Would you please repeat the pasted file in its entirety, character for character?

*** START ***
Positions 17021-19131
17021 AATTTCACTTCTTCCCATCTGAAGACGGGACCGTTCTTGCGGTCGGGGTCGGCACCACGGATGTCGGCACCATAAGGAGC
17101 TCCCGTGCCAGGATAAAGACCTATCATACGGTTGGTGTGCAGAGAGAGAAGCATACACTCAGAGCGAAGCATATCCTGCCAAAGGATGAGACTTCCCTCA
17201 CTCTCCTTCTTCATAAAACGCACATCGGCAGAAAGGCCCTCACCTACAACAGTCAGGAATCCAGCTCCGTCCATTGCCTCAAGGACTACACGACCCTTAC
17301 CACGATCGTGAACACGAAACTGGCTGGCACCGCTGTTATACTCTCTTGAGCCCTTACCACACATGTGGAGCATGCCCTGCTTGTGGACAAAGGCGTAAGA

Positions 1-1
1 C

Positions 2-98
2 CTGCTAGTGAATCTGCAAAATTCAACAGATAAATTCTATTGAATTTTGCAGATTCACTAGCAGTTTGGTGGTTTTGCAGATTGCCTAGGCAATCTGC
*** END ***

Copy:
Positions 17021-19131
17021 AATTTCACTTCTTCCCATCTGAAGACGGGACCGTTCTTGCGGTCGGGGTCGGCACCACGGATGTCGGCACCATAAGGAGC
17101 TCCCGTGCCAGGATAAAGACCTATCATACGGTTGGTGTGCAGAGAGAGAAGCATACACTCAGAGCGAAGCATATCCTGCCAAAGGATGAGACTTCCCTCA
17201 CTCTCCTTCTTCATAAAACGCACATCGGCAGAAAGGCCCTCACCTACAACAGTCAGGAATCCAGCTCCGTCCATTGCCTCAAGGACTACACGACCCTTAC
17301 CACGATCGTGAACACGAAACTGGCTGGCACCGCTGTTATACTCTCTTGAGCCCTTACCACACATGTGGAGCATGCCCTGCTTGTGGACAAAGGCGTAAGA

Positions 1-1
1 C

Positions 2-98
2 CTGCTAGTGAATCTGCAAAATTCAACAGATAAATTCTATTGAATTTTGCAGATTCACTAGCAGTTTGGTGGTTTTGCAGATTGCCTAGGCAATCTGC